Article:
Medical science is a great thing and though still in its infancy, it has made great strides. We can prolong the length of one’s life almost indefinitely. Through medical science we can keep you on life support long after your life, as any normal person would define it, is over. Yes, through medical science we can maintain your life almost indefinitely, but we cannot maintain the quality of your life.
I watched my father wither away until he was just a shadow of a man. This man, once full of life and pride, was reduced to a helpless shell that depended on others to wipe his butt. Where is the dignity in that life? Drugs, oxygen, and breathing treatments kept his blackened lungs working. I remember spending one night in the hospital with him. He wore a machine which forced him to breath. It also dried him out horribly. He had to be strapped down and he begged me all night long to take it off of him and to give him something to drink. More drugs and dialysis kept his kidneys working. A pacemaker kept his heart going. Insulin kept his blood sugar in check, and constant monitoring kept him from going into a diabetic coma. Near the end he could not drink liquids like you or I. His drinks had to be thickened up to the consistency of a sandy stream bed to keep him from swallowing liquid into his lungs because his throat muscles were deteriorated away. He would smile and nod his head, and at times, I think he knew who I was. Boy, now that’s living!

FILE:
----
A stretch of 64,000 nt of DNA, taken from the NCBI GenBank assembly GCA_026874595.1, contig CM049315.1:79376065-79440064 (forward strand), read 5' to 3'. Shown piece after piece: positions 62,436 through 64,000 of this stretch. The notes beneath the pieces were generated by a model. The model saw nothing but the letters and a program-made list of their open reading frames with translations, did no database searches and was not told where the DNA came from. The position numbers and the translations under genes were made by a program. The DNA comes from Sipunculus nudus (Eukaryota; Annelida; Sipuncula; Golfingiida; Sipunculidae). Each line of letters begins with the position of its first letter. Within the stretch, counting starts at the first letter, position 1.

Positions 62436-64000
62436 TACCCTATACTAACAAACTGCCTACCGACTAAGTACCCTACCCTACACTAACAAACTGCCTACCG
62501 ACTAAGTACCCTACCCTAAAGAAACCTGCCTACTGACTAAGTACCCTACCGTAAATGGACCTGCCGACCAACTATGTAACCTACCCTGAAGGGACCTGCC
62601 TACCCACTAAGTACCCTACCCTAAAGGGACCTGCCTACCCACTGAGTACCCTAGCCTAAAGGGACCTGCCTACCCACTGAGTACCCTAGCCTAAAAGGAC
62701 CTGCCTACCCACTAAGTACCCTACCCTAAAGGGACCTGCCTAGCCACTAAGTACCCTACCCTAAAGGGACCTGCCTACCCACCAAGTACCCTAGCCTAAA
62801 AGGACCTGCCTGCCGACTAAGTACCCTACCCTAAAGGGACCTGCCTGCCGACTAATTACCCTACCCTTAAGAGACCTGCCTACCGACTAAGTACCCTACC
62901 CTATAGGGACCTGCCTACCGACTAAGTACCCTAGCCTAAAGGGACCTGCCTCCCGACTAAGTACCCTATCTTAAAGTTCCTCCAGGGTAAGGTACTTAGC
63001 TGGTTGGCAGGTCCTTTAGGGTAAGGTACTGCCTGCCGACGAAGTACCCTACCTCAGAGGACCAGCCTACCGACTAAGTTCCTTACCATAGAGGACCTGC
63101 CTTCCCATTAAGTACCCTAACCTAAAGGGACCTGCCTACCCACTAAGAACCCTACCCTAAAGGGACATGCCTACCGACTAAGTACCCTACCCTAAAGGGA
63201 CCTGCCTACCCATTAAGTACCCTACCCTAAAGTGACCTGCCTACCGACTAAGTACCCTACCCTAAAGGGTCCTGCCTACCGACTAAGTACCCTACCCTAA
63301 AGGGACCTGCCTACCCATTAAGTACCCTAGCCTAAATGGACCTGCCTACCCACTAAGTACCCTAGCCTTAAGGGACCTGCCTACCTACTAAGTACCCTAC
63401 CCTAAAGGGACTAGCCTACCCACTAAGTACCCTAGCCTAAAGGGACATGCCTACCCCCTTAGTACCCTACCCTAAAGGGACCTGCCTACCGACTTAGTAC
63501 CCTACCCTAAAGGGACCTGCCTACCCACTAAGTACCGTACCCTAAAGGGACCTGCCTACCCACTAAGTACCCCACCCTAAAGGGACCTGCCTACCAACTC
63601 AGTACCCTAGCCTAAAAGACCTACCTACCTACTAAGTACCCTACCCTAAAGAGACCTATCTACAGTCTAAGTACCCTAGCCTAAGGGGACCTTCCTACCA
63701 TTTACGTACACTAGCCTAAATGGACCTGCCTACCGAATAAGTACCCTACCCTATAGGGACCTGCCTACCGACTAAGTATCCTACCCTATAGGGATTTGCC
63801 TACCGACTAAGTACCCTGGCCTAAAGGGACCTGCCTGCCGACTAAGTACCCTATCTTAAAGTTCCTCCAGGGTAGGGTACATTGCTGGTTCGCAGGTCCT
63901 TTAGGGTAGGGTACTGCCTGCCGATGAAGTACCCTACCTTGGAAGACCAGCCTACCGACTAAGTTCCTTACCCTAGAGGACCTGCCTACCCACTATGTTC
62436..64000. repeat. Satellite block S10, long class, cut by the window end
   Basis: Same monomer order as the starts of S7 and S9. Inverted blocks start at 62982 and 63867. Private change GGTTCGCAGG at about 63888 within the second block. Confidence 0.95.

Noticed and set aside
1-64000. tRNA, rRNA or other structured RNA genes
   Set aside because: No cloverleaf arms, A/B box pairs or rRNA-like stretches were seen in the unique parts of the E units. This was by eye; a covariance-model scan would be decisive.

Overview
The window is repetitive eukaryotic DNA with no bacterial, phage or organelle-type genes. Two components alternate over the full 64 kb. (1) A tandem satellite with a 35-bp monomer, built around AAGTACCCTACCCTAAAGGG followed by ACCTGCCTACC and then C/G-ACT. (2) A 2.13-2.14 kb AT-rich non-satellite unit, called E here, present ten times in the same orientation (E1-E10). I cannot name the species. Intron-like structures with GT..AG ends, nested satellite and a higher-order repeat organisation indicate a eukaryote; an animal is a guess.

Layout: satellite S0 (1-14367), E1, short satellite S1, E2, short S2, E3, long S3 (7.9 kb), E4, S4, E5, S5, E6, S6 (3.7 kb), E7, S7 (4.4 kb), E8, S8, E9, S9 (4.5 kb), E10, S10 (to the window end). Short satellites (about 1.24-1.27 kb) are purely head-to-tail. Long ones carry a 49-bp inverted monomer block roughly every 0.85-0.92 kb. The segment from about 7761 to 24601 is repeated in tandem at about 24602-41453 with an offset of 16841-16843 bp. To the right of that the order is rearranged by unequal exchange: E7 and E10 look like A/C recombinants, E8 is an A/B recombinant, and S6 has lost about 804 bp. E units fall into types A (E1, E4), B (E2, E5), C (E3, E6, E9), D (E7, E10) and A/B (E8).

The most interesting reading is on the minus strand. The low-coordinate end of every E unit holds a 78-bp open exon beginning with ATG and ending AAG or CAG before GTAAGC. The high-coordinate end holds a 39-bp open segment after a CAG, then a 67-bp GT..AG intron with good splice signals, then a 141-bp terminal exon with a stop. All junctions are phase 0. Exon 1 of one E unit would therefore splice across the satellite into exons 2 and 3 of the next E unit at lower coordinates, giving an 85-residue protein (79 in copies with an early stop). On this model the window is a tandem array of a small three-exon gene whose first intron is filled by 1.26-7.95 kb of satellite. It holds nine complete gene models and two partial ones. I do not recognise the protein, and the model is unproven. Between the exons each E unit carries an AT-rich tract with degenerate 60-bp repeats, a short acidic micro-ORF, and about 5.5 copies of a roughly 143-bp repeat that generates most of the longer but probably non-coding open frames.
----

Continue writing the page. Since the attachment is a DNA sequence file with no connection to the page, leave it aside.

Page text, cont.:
I was ready for my dad’s life to end long before the Lord took him. This may sound horrible, but he was no longer the man who raised me. I could see him die a little inside each time his baby boy had to clean his butt and put on a new diaper on him. What man wants to experience such an existence? Had it not been for my mother’s unending determination to nurse him back to health, I am confident that my dad would have left us long before. Her persistence and unceasing efforts nearly took her from us before him. Had she continued her dogged efforts much longer we surely would have lost them both. If she had preceded my dad in death, I believe I would have provided a different type of assistance to my dad. I would have explained to him the situation, asked him what he wanted, and when he said a big cold glass of iced tea, as I know he would, I would have got it for him.